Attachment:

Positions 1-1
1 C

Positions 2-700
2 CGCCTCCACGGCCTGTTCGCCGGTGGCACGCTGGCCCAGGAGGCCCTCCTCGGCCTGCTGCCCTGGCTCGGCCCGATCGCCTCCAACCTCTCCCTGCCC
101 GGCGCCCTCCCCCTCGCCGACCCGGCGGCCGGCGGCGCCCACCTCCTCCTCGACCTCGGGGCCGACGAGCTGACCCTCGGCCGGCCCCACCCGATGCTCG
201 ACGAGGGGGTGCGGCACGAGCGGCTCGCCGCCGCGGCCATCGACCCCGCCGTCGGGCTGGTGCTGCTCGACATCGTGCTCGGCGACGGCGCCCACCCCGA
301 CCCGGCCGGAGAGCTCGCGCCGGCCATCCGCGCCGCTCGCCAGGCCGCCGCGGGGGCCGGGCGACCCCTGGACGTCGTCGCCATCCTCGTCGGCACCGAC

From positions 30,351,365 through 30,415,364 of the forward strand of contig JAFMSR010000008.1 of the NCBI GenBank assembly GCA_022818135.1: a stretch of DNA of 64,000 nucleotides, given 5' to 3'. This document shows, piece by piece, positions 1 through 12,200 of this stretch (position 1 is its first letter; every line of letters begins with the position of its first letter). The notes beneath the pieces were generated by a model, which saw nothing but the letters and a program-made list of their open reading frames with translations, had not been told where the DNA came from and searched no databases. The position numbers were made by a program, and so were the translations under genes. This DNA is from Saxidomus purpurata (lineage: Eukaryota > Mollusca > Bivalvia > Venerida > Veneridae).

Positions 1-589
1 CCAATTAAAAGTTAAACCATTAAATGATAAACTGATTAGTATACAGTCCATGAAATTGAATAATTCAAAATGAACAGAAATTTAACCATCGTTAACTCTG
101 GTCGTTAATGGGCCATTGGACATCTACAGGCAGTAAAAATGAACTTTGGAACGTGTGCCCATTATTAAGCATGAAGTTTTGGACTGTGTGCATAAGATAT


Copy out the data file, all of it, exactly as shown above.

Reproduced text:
Positions 1-1
1 C

Positions 2-700
2 CGCCTCCACGGCCTGTTCGCCGGTGGCACGCTGGCCCAGGAGGCCCTCCTCGGCCTGCTGCCCTGGCTCGGCCCGATCGCCTCCAACCTCTCCCTGCCC
101 GGCGCCCTCCCCCTCGCCGACCCGGCGGCCGGCGGCGCCCACCTCCTCCTCGACCTCGGGGCCGACGAGCTGACCCTCGGCCGGCCCCACCCGATGCTCG
201 ACGAGGGGGTGCGGCACGAGCGGCTCGCCGCCGCGGCCATCGACCCCGCCGTCGGGCTGGTGCTGCTCGACATCGTGCTCGGCGACGGCGCCCACCCCGA
301 CCCGGCCGGAGAGCTCGCGCCGGCCATCCGCGCCGCTCGCCAGGCCGCCGCGGGGGCCGGGCGACCCCTGGACGTCGTCGCCATCCTCGTCGGCACCGAC

From positions 30,351,365 through 30,415,364 of the forward strand of contig JAFMSR010000008.1 of the NCBI GenBank assembly GCA_022818135.1: a stretch of DNA of 64,000 nucleotides, given 5' to 3'. This document shows, piece by piece, positions 1 through 12,200 of this stretch (position 1 is its first letter; every line of letters begins with the position of its first letter). The notes beneath the pieces were generated by a model, which saw nothing but the letters and a program-made list of their open reading frames with translations, had not been told where the DNA came from and searched no databases. The position numbers were made by a program, and so were the translations under genes. This DNA is from Saxidomus purpurata (lineage: Eukaryota > Mollusca > Bivalvia > Venerida > Veneridae).

Positions 1-589
1 CCAATTAAAAGTTAAACCATTAAATGATAAACTGATTAGTATACAGTCCATGAAATTGAATAATTCAAAATGAACAGAAATTTAACCATCGTTAACTCTG
101 GTCGTTAATGGGCCATTGGACATCTACAGGCAGTAAAAATGAACTTTGGAACGTGTGCCCATTATTAAGCATGAAGTTTTGGACTGTGTGCATAAGATAT